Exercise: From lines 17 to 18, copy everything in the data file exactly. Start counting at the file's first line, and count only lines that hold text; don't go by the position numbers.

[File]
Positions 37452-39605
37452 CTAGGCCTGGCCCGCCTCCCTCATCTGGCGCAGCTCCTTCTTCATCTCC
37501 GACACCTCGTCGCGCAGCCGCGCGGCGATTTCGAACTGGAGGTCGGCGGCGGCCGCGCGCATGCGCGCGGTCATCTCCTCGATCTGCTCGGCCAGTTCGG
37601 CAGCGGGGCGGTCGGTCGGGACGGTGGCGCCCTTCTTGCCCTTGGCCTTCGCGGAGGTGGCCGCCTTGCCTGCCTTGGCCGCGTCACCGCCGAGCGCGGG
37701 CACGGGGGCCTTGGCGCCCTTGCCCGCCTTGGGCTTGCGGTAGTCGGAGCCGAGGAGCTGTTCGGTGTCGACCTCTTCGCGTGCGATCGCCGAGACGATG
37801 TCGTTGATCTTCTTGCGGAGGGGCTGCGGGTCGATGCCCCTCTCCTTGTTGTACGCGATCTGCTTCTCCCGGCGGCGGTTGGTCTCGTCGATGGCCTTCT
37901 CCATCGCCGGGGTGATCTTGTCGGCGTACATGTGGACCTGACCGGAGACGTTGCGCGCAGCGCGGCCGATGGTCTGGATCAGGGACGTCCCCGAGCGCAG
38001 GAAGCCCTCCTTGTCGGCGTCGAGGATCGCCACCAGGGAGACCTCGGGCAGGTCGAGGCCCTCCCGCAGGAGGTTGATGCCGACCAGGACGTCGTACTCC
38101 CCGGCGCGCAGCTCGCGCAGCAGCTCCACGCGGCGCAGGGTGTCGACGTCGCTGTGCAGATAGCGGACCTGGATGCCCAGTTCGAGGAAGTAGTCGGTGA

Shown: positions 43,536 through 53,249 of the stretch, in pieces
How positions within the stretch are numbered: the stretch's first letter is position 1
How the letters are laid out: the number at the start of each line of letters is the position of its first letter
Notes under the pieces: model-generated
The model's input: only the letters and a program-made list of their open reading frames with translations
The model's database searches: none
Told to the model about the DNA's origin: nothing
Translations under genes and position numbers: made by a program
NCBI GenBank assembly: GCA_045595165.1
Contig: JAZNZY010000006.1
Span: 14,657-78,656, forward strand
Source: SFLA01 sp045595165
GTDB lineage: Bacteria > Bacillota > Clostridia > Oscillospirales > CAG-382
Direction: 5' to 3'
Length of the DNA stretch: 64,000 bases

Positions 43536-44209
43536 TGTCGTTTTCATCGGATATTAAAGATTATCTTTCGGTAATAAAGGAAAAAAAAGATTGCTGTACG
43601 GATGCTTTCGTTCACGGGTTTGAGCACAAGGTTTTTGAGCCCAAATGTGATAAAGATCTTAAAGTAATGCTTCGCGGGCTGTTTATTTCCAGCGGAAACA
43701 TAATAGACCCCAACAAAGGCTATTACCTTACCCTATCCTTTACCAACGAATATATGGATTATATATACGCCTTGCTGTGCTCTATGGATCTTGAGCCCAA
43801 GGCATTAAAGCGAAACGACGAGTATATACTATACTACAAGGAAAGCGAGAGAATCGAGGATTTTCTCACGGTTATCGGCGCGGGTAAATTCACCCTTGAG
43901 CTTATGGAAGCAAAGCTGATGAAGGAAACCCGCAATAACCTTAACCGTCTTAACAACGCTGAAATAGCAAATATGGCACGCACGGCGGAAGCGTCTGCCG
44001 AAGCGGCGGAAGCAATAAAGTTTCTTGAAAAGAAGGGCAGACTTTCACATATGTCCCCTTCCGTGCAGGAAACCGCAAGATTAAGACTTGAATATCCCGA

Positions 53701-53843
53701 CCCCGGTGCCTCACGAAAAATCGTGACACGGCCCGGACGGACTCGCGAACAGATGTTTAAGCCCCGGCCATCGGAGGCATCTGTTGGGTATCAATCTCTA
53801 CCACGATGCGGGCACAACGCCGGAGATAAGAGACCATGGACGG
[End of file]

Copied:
Translations under genes and position numbers: made by a program
NCBI GenBank assembly: GCA_045595165.1